X-Men: Dark Phoenix might be the swansong for the Fox era of X-Men on the big screen, trying once again to adapt one of the most popular X-Men stories. Whilst the X-Men films have been a very popular series they’ve often avoided some of the bigger stories from the comics, with the exception of X-Men: Days of Future Past. With it potentially being a long while until we have more X-Men in a live action film, here’s a list with some of the best X-Men books to go check out.
As already mentioned, this story was the basis for the popular film of the same name, and tells the story of a future world where the mechanical Sentinels have taken over, killing thousands of mutants and herding others into internment camps. The few surviving members of the X-Men, which include Wolverine and Shadowcat, form a plan to send the mind of Kitty Pryde back into her younger body in order to stop a mutant from assassinating a US Senator, thereby preventing the rise of the Sentinels.
Though a short story, originally published across just two issues, Days of Future Past is widely considered one of the all time classics, and has been adapted across many different incarnations including the live action film, the 90’s animated series, Wolverine and the X-Men, Hulk and the Agents of S.M.A.S.H., and Ultimate Spider-Man. Differing a lot from the film version, even those who are familiar with the story will find new and interesting things in the original version.
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Written by Joss Whedon, Astonishing X-Men was an ongoing series that told a number of important stories. It dealt with the fallout of the death of Jean Grey (which would remain in place for many years), the blossoming romance between Cyclops and Emma Frost, and the return of Colossus after his death years. The series slimmed down the number of ‘core’ characters, focusing on a small team so that it could tell more personal stories. Despite this, Whedon also crafted an unfolding narrative that put the fate of the entire earth on the line.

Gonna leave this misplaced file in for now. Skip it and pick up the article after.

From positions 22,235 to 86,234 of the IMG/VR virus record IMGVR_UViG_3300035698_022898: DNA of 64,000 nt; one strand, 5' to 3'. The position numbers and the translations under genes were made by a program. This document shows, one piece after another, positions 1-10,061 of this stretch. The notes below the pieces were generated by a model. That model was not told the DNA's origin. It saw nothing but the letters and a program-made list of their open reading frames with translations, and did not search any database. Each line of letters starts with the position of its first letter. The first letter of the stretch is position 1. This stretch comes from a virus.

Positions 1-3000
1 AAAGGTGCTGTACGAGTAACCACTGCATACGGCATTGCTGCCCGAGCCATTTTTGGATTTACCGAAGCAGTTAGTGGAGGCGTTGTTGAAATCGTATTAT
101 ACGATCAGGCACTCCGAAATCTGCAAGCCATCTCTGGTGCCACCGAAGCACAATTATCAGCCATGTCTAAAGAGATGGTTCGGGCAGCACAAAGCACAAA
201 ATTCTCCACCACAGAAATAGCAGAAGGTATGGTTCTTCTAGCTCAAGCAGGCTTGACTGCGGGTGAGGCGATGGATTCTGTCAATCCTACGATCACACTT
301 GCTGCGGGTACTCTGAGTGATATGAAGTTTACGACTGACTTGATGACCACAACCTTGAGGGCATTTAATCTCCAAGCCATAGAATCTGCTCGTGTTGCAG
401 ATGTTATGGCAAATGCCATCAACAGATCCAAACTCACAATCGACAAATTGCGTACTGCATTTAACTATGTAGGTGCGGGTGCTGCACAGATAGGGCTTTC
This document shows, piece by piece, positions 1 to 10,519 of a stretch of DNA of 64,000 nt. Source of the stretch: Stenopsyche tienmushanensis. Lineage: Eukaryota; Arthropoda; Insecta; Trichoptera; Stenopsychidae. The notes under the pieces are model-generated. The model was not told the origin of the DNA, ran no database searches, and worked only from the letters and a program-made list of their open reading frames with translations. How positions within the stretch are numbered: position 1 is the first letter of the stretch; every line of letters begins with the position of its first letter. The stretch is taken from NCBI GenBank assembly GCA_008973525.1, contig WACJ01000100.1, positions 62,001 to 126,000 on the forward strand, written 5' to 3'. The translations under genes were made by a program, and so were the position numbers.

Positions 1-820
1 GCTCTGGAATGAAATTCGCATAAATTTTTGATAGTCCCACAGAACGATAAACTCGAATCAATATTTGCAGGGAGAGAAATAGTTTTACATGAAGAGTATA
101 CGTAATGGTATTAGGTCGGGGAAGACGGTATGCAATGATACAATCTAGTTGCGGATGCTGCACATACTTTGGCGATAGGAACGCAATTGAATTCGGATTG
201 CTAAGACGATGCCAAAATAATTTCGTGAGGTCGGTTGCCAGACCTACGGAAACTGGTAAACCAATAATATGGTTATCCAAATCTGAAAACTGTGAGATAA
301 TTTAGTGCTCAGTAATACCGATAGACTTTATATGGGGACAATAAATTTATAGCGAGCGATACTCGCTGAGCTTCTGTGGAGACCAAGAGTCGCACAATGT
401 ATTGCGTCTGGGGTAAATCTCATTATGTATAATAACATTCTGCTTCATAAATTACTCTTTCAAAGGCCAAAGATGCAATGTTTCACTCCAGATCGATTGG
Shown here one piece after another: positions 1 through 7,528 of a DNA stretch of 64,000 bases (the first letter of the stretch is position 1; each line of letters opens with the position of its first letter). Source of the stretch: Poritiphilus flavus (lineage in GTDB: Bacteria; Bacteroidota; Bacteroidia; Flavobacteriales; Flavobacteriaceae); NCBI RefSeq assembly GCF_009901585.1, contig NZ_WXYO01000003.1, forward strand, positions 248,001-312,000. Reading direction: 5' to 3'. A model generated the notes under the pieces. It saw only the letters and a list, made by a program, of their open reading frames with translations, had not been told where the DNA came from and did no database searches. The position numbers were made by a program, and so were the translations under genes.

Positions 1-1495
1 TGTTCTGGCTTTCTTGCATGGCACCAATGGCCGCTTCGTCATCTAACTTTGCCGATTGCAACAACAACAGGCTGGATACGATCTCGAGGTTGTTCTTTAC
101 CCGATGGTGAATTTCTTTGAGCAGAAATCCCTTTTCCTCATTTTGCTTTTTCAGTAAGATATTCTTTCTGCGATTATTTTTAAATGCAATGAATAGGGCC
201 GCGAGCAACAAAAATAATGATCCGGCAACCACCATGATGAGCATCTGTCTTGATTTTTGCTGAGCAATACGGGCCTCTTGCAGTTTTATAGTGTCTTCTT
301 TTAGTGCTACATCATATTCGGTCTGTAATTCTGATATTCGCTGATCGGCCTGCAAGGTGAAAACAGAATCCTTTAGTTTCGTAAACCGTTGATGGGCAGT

The Whedon run introduced a number of characters that would go on to remain a part of the X-Men universe, such as Blindfold, Danger, Armour, and Dr Kavita Rao. The first story arc, dealing with a potential cure for mutants, not only won the 2006 Will Eisner Award, but was also part of the basis of X-Men: The Last Stand cure subplot.
Second Coming is the culmination of years of storytelling that began with the near extinction of mutantkind. Forced to band together, less than 200 mutants came to live and fight against the outside world under the leadership of Cyclops. Even former villains such as Namor and Magneto would go on to follow Cyclops, serving as trusted advisors. Second Coming tells the story of Hope Summers, the only new mutant since the events of House of M, and her adoptive father Cable, returning from the future.
Hope’s return brings a number of villains out of hiding, including Bastion, the Purifiers, William Stryker, and Bolivar Trask to name but a few, all intent on killing her to prevent the return of the mutant race. Every mutant must come together and fight to the death in order to secure their future in this event that involved every X-book. Villains fight alongside heroes, long time fan favourite characters die, and the very future of the mutant race is put on the line in the dramatic conclusion to one of the darkest and most dynamic eras in the X-Men history.
Written by Grant Morrison, New X-Men ran for a number of years and encompassed several story arcs, where it shifted the focus away from the X-Men as a superhero group, instead taking a look at the running of the Xaviers School. The series would introduce a number of characters that would remain part of the X-Men series for years, including Cassandra Nova, Beak, Quentin Quire, and Fantomex.
The series dealt with a number of important storylines, including the outing of Professor Xavier as a mutant, the destruction of Genosha, Emma Frost joining the team, and the return of Magneto. The series also took a different look in art style, taking the team out of their iconic costumes and adopting a look that was similar to their movie counterparts.
The X-Men would become used to death and disaster over the course of their run, probably more than any other Marvel book. Mutant Massacre is a prime example of a story where even when the heroes stop the villains, they don’t really win.
When the villainous Marauders attack the mutant community of the Morlocks, the X-Men and X-Factor teams rush to their aid. Whilst they manage to stop the Marauders many Morlocks are killed, and a number of heroes severely wounded as a result. Colossus is left as a quadriplegic thanks to injuries sustained to his metal form; Kitty Pryde is trapped in her phased form which almost kills her; Nightcralwer is put into a coma; and Angel is literally crucified, which eventually leads to him losing his wings and becoming the villain Archangel.
A sobering look at the X-Men universe, and one that would play into a lot of future stories, this darker tone would become something of a staple for the X-Men books during several of their big events, and many X-Men have ended up severely wounded or killed over the years, probably more so than any other superhero team.